29. Widening participation Principle of excellence: continue to allocate funding on the basis of competitive calls, selecting only the best projects. Clear division of labour between cohesion policy and Horizon 2020. Cohesion policy: support for regions in building up their research and innovation capacity. Horizon 2020: widen participation, better coordination between the two Union funding programmes, support policy learning reforms. Accompanying measures in Horizon 2020 to ensure that excellence prevails wherever it exists, including: twinning, ERA chairs, support for access to international networks, development of smart specialisation strategies.

  30. International cooperation International cooperation is crucial to address many Horizon 2020 objectives. Principle of general openness: the programme will remain to be the most open funding programme in the world. Horizon 2020 shall be open to the association of: acceding countries, candidate countries and potential candidates and selected third countries that fulfil the relevant criteria (capacity, track record, close economic and geographical links to the Union, etc.). Targeted actions to be implemented taking a strategic approach to international cooperation (dedicated measures in the 'Inclusive, innovative and secure societies' challenge).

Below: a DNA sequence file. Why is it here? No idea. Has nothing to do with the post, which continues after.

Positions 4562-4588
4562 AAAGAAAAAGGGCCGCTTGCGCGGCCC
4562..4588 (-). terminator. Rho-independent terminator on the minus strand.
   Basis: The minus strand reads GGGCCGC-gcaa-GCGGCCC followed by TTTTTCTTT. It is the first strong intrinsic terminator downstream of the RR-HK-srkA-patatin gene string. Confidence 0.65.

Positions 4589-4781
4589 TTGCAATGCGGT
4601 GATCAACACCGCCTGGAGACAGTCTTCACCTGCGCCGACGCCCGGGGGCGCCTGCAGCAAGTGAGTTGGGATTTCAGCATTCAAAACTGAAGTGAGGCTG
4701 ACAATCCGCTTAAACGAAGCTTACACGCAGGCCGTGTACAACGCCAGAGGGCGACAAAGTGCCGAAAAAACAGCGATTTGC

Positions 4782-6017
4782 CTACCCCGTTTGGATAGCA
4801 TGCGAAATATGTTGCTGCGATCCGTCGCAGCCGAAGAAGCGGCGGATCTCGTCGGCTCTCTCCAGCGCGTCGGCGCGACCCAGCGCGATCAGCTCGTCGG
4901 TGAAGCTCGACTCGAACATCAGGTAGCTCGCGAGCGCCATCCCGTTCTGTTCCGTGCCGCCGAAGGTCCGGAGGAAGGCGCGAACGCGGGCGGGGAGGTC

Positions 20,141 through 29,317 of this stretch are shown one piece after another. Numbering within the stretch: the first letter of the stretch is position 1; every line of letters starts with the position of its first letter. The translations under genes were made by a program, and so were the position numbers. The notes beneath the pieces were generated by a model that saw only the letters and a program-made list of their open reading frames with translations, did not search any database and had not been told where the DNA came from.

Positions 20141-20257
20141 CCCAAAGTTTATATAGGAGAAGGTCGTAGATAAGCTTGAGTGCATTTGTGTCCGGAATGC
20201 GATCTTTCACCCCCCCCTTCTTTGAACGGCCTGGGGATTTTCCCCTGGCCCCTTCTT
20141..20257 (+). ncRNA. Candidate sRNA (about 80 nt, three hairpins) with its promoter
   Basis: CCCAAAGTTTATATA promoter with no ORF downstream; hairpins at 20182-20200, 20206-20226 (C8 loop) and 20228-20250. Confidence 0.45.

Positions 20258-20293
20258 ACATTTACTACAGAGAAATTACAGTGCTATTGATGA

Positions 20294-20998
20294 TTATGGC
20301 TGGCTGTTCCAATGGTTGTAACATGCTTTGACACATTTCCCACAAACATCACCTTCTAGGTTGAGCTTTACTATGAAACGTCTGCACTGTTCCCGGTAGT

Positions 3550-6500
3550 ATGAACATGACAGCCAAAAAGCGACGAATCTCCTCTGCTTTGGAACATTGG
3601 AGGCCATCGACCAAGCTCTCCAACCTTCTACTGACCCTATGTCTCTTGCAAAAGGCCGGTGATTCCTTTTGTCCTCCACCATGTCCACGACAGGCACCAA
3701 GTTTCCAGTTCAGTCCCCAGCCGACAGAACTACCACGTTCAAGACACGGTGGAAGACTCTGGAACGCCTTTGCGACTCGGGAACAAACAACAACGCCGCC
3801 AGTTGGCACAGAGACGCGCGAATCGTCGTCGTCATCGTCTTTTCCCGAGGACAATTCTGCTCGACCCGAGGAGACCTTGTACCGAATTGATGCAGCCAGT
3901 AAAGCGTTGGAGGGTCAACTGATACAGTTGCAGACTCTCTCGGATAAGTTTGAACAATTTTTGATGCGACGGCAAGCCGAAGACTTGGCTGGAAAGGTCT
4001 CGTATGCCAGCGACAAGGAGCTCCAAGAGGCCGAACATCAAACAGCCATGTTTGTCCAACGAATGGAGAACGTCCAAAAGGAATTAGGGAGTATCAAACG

31. Next steps Ongoing: Parliament and Council negotiations on the basis of the Commission proposals Ongoing: Parliament and Council negotiations on EU budget 2014-2020 (including overall budget for Horizon 2020) Mid 2012: Final calls under 7th Framework Programme for research to bridge gap towards Horizon 2020 Mid 2013: Adoption of legislative acts by Parliament and Council on Horizon 2020 1/1/2014: Horizon 2020 starts, launch of first calls

  32. Thank you for your attention! Find out more: www.ec.europa.eu/research/horizon2020